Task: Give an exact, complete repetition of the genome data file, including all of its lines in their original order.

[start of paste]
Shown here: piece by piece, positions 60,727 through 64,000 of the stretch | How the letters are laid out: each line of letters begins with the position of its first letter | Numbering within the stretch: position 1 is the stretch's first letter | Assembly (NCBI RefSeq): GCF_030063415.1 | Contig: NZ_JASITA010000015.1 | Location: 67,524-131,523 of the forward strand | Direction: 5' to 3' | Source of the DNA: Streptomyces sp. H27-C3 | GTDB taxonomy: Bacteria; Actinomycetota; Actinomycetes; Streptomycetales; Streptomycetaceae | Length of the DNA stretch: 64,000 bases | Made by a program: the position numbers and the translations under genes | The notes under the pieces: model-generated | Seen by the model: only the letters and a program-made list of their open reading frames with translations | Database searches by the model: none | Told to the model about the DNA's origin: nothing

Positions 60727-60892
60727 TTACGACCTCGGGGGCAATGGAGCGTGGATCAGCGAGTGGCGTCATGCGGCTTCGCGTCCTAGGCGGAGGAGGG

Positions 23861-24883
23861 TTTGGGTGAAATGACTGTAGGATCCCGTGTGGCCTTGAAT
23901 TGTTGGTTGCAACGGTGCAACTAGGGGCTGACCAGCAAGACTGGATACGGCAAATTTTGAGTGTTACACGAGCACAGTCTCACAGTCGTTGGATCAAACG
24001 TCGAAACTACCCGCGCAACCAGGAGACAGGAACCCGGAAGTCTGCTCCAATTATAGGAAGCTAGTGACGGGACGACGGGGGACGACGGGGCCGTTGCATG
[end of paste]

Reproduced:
Shown here: piece by piece, positions 60,727 through 64,000 of the stretch | How the letters are laid out: each line of letters begins with the position of its first letter | Numbering within the stretch: position 1 is the stretch's first letter | Assembly (NCBI RefSeq): GCF_030063415.1 | Contig: NZ_JASITA010000015.1 | Location: 67,524-131,523 of the forward strand | Direction: 5' to 3' | Source of the DNA: Streptomyces sp. H27-C3 | GTDB taxonomy: Bacteria; Actinomycetota; Actinomycetes; Streptomycetales; Streptomycetaceae | Length of the DNA stretch: 64,000 bases | Made by a program: the position numbers and the translations under genes | The notes under the pieces: model-generated | Seen by the model: only the letters and a program-made list of their open reading frames with translations | Database searches by the model: none | Told to the model about the DNA's origin: nothing

Positions 60727-60892
60727 TTACGACCTCGGGGGCAATGGAGCGTGGATCAGCGAGTGGCGTCATGCGGCTTCGCGTCCTAGGCGGAGGAGGG

Positions 23861-24883
23861 TTTGGGTGAAATGACTGTAGGATCCCGTGTGGCCTTGAAT
23901 TGTTGGTTGCAACGGTGCAACTAGGGGCTGACCAGCAAGACTGGATACGGCAAATTTTGAGTGTTACACGAGCACAGTCTCACAGTCGTTGGATCAAACG
24001 TCGAAACTACCCGCGCAACCAGGAGACAGGAACCCGGAAGTCTGCTCCAATTATAGGAAGCTAGTGACGGGACGACGGGGGACGACGGGGCCGTTGCATG